Due diligence and title search play an important role in real estate/property transactions. People approach us and often have the following queries.
What is due diligence and Title Search before property purchase?
It means taking all precautions and ensuring that investment in a property is safe and secure.
By exercising due diligence:
- The buyer identifies and evaluates all types of risks involved in investment
- The buyer tries to rule out/minimize these risks
How do we go about it?
Due diligence implies:
- Scrutiny of title:
Title Search relates explicitly to the search for ownership and the rights of the owner to sell the property. Two kinds of title search reports are there.
- Full Search – The title of the property is searched for a period of previous 30 years.
- Limited Search – The title of the property is searched for a period of previous few years (less than 15 )
The search report is prepared depending upon the nature of the transaction. The title search is a very crucial part of due diligence as the defective title leads to no transfer at all.
Also Read: What is a Sale Deed? Legal Importance and Registration Process
B. Search for the right of the owner to sell the property:
The owner must be capable of transferring ownership. The buyer has to ensure that there is no restriction to the power of alienation of the owner. The limitation can be there:
- If the owner is a minor or a person of unsound mind. Such a person can sell through guardian or a person so authorized.
- The owner is not having an absolute right in the property.
- The owner is a lessee or a tenant.
- Statue does not permit sale of the property.
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Which records are searched?
- the records maintained at Sub Registrar’s office
- with Patwari (mutation and Jamabandi)
- records maintained by Revenue Department
What is the significance?
There are many reasons to exercise due diligence before purchasing a property:
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- Increase in the number of frauds – There has been an increase in frauds related to real estate. Due diligence involves verification of documents, title and ownership rights to ascertain the authenticity of the same and therefore, helps to prevent fraud.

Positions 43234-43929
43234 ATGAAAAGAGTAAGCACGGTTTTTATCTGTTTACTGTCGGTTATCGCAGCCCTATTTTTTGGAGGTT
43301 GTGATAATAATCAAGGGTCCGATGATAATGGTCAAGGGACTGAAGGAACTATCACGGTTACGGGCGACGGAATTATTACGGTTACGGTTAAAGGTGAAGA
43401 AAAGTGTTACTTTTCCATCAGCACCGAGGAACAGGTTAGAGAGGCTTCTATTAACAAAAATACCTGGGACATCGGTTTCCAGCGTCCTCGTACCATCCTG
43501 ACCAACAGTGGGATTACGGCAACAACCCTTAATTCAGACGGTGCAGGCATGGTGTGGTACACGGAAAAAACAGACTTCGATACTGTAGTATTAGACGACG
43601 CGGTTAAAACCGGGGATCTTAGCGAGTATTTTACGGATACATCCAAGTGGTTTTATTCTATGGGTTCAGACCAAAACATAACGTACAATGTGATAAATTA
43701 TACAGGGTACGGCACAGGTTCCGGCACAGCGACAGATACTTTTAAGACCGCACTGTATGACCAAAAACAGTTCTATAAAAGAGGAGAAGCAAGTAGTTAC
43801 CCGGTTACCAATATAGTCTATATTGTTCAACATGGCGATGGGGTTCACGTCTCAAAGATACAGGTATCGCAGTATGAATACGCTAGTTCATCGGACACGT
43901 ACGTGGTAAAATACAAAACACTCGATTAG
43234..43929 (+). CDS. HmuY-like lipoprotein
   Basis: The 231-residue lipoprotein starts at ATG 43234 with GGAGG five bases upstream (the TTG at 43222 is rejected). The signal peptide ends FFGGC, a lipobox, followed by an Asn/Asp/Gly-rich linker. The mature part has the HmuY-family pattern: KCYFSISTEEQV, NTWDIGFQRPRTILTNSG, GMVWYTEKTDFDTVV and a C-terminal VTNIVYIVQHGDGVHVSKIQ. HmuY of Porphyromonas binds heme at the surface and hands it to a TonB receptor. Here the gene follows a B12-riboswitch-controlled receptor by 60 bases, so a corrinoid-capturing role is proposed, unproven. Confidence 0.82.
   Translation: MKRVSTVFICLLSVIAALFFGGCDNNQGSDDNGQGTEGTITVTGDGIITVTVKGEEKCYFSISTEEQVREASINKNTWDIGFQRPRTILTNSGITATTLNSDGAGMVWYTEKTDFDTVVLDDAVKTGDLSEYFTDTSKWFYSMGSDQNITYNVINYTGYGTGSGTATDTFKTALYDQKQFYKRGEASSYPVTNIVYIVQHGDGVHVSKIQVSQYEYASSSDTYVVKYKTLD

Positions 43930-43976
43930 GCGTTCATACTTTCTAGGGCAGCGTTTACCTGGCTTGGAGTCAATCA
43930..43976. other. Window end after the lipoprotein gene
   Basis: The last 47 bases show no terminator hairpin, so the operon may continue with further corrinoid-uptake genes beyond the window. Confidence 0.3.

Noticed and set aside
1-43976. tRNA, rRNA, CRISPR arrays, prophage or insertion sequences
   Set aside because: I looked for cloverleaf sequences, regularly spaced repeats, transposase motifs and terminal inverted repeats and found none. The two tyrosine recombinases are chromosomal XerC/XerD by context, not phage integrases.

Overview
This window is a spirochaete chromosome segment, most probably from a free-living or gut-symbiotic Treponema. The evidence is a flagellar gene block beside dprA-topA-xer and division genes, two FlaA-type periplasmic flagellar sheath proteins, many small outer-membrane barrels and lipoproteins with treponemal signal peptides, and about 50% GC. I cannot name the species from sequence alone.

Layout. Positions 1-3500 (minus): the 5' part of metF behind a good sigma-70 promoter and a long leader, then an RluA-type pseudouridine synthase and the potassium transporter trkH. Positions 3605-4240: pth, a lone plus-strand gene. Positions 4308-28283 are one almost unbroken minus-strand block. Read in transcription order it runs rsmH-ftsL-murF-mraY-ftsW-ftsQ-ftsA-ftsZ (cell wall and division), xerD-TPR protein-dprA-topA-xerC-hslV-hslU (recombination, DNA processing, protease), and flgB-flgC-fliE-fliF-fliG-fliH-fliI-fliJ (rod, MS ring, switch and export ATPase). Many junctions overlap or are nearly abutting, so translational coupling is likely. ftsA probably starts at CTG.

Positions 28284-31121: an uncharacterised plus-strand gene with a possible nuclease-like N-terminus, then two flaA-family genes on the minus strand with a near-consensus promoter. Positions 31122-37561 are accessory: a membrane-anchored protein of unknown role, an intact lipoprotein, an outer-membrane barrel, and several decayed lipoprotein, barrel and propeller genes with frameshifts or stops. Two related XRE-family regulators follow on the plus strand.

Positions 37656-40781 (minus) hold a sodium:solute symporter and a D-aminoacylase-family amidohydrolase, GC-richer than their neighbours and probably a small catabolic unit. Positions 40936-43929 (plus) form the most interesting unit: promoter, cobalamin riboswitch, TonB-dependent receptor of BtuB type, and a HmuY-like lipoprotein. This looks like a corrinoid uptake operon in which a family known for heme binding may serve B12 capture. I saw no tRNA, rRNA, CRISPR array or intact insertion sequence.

- Cost of investment – People invest hard-earned money or a huge amount of loan in real estate. Due diligence is required to safeguard the funds being invested. As stated above, risks are identified, evaluated and minimized by due diligence.
- Disputed property – Before buying a property, buyer has to ensure that the property is not involved in any litigation. If there is any court case pending concerning the property or the rights of the owner, it can pose hardships later for the buyer. The buyer is bound by the decision of the court, which may or may not be favourable.
- Encumbrances which affect the value of the property– The property intended to be purchased must be free from all types of encumbrances like
- Charges due (utility bills, tax payment or any other statutory payment)
A certificate in this regard is issued by the Office of the Sub Registrar. The buyer must inspect the original title deed as it is deposited with the Bank if there is any loan against the property.
Also Read: What To Do If Your Property Possession Has Been Delayed?
- Easement Rights/ Acquisition process affect the interest of the purchaser: The property might be having
- an easement right (right to have a passage through the land)
- covered under acquisition scheme of the Government.
The buyer must check for the same. It affects the returns from investment.
- Necessary Approvals – A buyer must ensure that the owner has obtained necessary approvals from the authorities. Approval is granted if the statutory requirements have been fulfilled.
It is advisable to get legal assistance for the search of records and verification of documents.